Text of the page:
The N40 is the Cork Southern Ring Road. Formed from a section of the N25 route that connects Cork with the port of Rosslare, the N40 was legally created in February 2012. From April to August of the same year, signage along the route was updated.
The route, as N25, had been opened in stages from 1990 to 1999, with some grade separations opening in 2006 and 2013. The Kinsale Road (N27) to Douglas segment was a primer, opening to traffic in 1990. Next was Douglas to Rochestown (N28) in 1992. This incorporated a piece of what would become the N28. Then a longer section (3.6 km) from Bishopstown to Kinsale Road (N27) opened in 1995. These were all dwarfed by the Jack Lynch Tunnel, a 4 km segment that linked the east end (Rochestown/N28) to the N8 at Dunkettle via a tunnel under the River Lee. This opened to traffic in 1999 and featured fully grade-separated junctions, unlike most of the rest of the road.
Finally, the western end of the road was extended 8.6 km (3.3 km of which would become N40) further west with the opening in 2004 of the N22 Ballincollig Bypass. This new road also created a narrow-profile dual carriageway to connect with the east end of Ballincollig.
With the mainline now completed, attention focussed on removing at-grade intersections. A flyover was built at Kinsale Road (N27) in 2006, and in 2011 work started on the large Bandon/Sarsfield Road grade separations. This project, which opened in 2013, is an extensive rehabilitation of the stretch, adding frontage roads and flyovers, making it motorway-standard.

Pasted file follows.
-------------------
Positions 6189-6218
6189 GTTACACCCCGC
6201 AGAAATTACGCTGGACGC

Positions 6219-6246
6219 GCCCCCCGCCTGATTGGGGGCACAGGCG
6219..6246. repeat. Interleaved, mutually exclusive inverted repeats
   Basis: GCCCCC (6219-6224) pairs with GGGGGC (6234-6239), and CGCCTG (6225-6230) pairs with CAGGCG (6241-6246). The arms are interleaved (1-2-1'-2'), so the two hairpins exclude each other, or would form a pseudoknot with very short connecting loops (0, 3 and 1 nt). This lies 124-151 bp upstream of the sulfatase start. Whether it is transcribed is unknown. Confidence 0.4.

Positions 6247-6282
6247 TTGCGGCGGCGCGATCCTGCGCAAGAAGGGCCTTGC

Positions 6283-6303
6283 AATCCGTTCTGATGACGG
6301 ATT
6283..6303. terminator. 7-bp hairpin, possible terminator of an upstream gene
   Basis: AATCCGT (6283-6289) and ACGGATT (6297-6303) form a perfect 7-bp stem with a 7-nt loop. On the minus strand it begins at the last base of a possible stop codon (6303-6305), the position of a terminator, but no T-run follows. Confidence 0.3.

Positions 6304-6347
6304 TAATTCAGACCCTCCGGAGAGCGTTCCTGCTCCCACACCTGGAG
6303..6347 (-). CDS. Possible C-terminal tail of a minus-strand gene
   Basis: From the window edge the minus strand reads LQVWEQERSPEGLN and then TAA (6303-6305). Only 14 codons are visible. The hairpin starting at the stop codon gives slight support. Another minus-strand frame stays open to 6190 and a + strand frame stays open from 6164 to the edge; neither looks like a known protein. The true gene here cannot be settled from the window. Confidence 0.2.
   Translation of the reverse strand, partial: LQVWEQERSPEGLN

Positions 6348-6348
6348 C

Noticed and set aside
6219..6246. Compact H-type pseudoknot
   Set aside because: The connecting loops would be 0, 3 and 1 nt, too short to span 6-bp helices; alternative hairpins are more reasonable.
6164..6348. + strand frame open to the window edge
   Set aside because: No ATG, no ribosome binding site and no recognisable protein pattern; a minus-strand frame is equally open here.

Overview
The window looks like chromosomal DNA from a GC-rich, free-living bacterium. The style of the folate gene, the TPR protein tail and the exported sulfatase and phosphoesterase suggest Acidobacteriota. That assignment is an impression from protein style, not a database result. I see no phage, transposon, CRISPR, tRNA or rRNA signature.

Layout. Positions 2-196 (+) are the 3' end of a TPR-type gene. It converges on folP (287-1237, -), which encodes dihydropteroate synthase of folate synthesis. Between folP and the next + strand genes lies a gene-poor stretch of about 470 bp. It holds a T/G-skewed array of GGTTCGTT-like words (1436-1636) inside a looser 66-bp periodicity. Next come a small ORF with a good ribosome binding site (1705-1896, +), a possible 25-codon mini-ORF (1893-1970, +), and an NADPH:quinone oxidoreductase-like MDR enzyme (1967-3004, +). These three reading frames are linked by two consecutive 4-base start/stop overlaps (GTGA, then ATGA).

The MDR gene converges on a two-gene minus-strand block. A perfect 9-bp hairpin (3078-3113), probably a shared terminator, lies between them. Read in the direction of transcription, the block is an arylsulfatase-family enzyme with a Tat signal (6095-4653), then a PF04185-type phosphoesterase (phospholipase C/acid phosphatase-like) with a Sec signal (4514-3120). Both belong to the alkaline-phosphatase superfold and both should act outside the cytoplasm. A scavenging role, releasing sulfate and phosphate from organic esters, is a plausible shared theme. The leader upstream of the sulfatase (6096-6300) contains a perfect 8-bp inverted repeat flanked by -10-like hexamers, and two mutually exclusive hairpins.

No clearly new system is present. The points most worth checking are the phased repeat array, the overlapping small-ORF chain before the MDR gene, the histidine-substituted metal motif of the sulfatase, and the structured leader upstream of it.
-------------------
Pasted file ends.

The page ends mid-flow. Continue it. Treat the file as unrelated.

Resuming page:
There is one final at-grade junction left - at Dunkettle, a roundabout is due to be thoroughly overhauled in the coming years as a complex interchange exchanging traffic between the N8 (into Cork City), the M8 (motorway to Dublin), the N40 Southern Link Road, the N25 east towards Midleton and a nearby associated junction at the industrial complex of Little Island. The scheme has its own website.
It is clear that the whole road will eventually be a free-flowing motorway-grade dual carriageway. The question of whether it will ever be redesignated a motorway arises. As of now, however, there is no sign that this will happen. The signage replacement that occurred in 2012 would have been wasted money.
The full Dunkettle Interchange was retendered and is due to start by the end of the year. It will take several years to build.
Dunkettle Interchange construction got fully underway in December. It is expected to open in stages until autumn 2023.
In the same way that the Galway Bypass was rebranded as something like Galway Tranportation Project, so it would hopefully include public transport and cycling facilities aswell as a new road, the Cork Northern Ring Road has been relaunched as "Cork Northern Transport Project".
It seems it will be a new road and a Park and Ride at a new Monard railway station.
A website has been launched, which is a little light on content for now.